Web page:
News you can use
Apple recently became the world’s first trillion-dollar company by market cap. It wasn’t many years ago that Exxon and Apple sequentially swapped the position of the highest valuation. And just ten years ago the stock market contained only three tech firms amongst the top 10 most valued companies; five were oil giants. Today tech accounts for seven of the top ten with just one oil major (Exxon) still on that list.
The World Bank has launched the first bond on a blockchain with the Commonwealth Bank of Australia. According to a statement from the World Bank, this will be one of many experiments that the global financial organization will make into blockchain research. Last June, the World Bank launched a Blockchain Innovation Lab to play around with the technology.
Siemens moved to substantially accelerate its transition into becoming a software company by acquiring Mendix, a leading provider of low-code application development tools, for $730 million in cash.
British technology companies have attracted three times more venture capital (VC) investment in the two years since the vote to leave the European Union (EU), than any other European country, with London’s thriving fintech and artificial intelligence (AI) sectors leading the charge.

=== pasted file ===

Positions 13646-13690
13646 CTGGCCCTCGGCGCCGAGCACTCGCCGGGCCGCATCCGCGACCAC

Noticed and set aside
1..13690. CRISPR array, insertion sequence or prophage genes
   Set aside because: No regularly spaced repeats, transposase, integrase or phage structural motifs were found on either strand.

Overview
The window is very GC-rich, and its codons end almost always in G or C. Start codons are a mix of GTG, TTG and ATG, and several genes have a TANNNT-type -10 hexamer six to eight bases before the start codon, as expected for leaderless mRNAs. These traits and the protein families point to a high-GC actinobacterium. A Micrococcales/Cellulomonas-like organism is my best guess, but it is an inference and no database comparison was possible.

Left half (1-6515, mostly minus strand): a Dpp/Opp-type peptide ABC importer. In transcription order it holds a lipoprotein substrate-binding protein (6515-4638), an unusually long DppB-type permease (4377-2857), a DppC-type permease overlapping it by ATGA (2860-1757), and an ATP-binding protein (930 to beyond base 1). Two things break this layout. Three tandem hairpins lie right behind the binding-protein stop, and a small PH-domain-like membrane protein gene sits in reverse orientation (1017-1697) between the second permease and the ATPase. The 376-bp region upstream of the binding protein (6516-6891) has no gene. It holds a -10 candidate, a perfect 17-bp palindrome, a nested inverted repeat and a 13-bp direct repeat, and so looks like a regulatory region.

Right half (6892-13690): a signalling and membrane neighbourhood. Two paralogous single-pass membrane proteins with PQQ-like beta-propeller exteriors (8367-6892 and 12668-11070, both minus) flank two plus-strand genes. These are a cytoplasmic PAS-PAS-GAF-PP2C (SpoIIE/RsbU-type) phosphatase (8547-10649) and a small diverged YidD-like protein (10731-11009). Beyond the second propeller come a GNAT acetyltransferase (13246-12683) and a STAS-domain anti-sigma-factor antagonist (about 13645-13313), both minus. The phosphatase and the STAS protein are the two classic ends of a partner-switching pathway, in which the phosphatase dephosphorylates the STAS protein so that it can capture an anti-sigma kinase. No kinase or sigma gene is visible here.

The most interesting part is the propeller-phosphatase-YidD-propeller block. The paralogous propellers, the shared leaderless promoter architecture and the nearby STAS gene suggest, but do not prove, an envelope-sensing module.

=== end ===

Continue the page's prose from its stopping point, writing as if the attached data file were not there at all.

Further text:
Background Check Company First Advantage Chooses Holland for Data Center
First Advantage, a global background check company announced that it will support privacy compliance from its newly opened data center in Amsterdam, Holland. The Atlanta-based company chose Amsterdam for its reputation as one of the most advanced IT markets in Europe.
A draft bill approved by the German cabinet recently sets out the government’s plan to set up a special digital infrastructure fund with an initial volume of 2.4 billion euros. The fund will primarily be used to accelerate the digitalisation of schools and the expansion of Germany’s broadband infrastructure.
Denmark’s ambition to become a leading Nordic and European location for hyperscale datacentres continues to gain momentum by attracting major industry actors and government support. The country is offering access to a low-cost and expanding renewable energy base to lure global companies such as Facebook, Google and Apple.
India has overtaken France to become the world’s sixth biggest economy, latest data from the World Bank show. The South Asian nation is now a $2.597 trillion economy and only a tad higher than France’s $2.582 trillion. It will be the world’s fourth-largest economy by 2022, according to projections by the International Monetary Fund.
Global business value derived from artificial intelligence (AI) is projected to total $1.2 trillion in 2018, an increase of 70 percent from 2017, according to Gartner. AI-derived business value is forecast to reach $3.9 trillion in 2022.